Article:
Now we’ve had a brief rundown of the menu options. Let’s take a look at templates. As we covered, templates also use blocks in order to create the overall design of your site. Templates can be applied to a single page or multiple pages in order to create the structure or layout of that page, including the header and footer. With that in mind, let’s say we want to add the template that’s applied to our pages. In the Site Editor, click on the site icon, and then templates. There are a few options here. But let’s choose the page with a Large header. When the template loads, you’ll see an example of what this template looks like without any content. Here’s where the List View comes in really handy. Go ahead and click it, and the sidebar on the left will show you how the blocks that make up this template are structured. Here, you can see the components that make up this page template. The header is clearly marked when you click on it, as is the footer.

In the middle, you’ll see a Group block that contains a Post Content block within it. This is super important. The Post Content block is what allows the content of your page or post to appear in this template. Think of this block as the container for whatever you wrote in your pages or posts section. Without a container, your page content won’t have anywhere to be displayed. Let’s say you’d like to add a navigation menu to the top of your site and a site logo to the bottom. In the List View, click on the parent block. Here that’s called Header dark large. Once it’s selected, you can add a block to your header by clicking the plus icon at the top or in your template preview. Search for your navigation block, select it and choose a menu for it to display. You’ll see that the navigation block has also been added to the List View, we can repeat this process for the footer. Click the parent footer group in the List View and add a new block. This time, we’re choosing the Logo block. Once you’ve added the blocks you’d like to your header and your footer sections, you can preview how it will look on a live page or save those changes when you’re ready. Note that there’s a mention of header and footer template parts here. Make sure those are both checked since we’ve edited them both, and click Save again.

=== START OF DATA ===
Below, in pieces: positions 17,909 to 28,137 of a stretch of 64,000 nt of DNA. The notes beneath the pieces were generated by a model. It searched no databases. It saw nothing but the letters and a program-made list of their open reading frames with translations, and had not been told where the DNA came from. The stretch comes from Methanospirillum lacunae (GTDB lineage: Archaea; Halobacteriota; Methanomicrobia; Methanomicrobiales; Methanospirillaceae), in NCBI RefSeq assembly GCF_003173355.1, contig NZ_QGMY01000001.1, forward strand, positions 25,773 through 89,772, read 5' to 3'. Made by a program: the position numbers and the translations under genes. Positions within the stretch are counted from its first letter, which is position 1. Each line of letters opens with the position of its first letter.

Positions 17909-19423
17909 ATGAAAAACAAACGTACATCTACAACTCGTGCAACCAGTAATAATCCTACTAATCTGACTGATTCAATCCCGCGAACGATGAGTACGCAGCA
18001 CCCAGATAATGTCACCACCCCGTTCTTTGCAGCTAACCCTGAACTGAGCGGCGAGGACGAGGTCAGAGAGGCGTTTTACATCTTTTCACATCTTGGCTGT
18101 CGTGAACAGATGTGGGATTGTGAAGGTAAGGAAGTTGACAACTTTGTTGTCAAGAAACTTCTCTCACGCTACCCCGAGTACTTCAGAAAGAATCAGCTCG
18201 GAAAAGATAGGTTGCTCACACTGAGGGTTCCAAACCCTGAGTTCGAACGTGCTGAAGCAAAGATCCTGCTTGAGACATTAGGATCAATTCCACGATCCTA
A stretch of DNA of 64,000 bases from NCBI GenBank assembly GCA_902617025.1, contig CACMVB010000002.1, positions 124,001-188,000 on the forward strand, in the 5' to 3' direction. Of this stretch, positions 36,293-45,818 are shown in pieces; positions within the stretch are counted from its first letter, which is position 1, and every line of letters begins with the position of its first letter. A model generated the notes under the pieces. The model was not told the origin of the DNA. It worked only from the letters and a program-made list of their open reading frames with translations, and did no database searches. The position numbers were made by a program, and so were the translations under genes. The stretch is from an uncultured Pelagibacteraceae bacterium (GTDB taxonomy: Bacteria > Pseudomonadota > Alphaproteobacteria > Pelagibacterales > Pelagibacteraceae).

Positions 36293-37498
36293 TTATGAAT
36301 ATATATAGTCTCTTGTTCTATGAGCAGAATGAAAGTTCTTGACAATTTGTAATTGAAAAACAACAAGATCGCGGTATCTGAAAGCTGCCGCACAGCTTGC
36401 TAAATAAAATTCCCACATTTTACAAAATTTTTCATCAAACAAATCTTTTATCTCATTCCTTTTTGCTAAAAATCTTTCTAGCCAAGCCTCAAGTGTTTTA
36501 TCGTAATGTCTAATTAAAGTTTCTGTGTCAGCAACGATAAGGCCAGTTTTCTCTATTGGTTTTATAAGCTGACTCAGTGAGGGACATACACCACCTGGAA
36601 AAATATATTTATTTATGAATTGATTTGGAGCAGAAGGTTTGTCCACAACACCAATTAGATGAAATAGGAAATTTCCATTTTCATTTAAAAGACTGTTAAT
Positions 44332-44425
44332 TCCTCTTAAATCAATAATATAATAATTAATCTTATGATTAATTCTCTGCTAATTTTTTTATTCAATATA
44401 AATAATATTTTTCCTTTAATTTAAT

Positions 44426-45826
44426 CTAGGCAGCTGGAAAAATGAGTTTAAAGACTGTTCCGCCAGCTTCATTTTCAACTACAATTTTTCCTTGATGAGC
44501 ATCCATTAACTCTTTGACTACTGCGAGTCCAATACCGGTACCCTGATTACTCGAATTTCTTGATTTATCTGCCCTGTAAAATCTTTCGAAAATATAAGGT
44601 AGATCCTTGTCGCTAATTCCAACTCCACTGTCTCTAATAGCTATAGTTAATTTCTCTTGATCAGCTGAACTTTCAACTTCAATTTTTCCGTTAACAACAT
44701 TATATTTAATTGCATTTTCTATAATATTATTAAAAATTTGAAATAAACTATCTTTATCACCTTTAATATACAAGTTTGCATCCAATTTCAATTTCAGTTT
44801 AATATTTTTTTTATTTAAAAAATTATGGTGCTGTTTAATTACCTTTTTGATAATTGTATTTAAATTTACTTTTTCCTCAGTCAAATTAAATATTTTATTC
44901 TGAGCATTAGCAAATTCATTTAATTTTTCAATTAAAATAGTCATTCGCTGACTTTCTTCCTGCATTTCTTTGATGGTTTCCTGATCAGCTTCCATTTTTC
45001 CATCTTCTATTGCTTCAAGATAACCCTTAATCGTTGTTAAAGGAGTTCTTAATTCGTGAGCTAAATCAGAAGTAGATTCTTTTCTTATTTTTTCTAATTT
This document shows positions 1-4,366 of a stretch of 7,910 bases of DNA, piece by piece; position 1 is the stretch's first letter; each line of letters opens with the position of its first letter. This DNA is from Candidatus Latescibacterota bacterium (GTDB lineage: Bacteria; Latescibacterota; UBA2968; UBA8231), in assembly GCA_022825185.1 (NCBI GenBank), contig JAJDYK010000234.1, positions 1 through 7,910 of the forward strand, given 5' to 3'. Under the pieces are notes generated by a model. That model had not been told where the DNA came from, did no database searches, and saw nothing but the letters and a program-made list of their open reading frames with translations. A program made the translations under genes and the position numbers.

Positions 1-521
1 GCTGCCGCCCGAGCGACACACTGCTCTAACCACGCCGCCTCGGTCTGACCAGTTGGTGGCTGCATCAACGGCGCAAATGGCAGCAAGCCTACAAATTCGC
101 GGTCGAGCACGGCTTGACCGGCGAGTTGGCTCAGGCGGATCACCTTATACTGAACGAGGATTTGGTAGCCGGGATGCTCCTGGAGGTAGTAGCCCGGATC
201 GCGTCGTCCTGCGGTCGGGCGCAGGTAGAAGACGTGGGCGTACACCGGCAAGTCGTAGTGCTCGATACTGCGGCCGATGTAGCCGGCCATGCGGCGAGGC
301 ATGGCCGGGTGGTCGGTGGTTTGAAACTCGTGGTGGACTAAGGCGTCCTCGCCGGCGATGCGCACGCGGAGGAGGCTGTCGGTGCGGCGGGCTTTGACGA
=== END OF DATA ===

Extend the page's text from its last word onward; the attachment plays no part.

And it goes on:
Amazing, the page template is saved, but how do we add this template to our pages? For that, we can navigate back to our main dashboard, click on Dashboard and then Pages. Then click on the page you’d like to apply this template to. In your sidebar to the right, you’ll see a template header. Go ahead and click on that. This drop-down menu lists all of the templates you currently have saved. In this case, let’s choose the page template with a large header that we were just editing and then update in the top right-hand corner. Here’s how the page looks with the default template, and here it is with the page template applied. You can repeat this for as many pages as you like, and the same applies to your posts too.

So how can we best sum up the purpose of the Site Editor when we compare it to our page and post editors? When you want to edit your site’s overall structure, headers, footers, and the structural appearance of your pages and posts, use the Site Editor. When you want to edit the content of your pages, text, images, embeds, and more, you can edit those pages individually by going to your dashboard and selecting pages. When you want to edit the content of your blog posts, texts, images, embeds and more, edit those posts individually by going to your posts section. So remember, the Site Editor is your structure, and the page and post editor is your content. You now have the power to use the Site Editor tools to help build your entire site. Have fun, and you can explore learn.wordpress.org for more courses, social learning spaces and workshops.

Workshop Details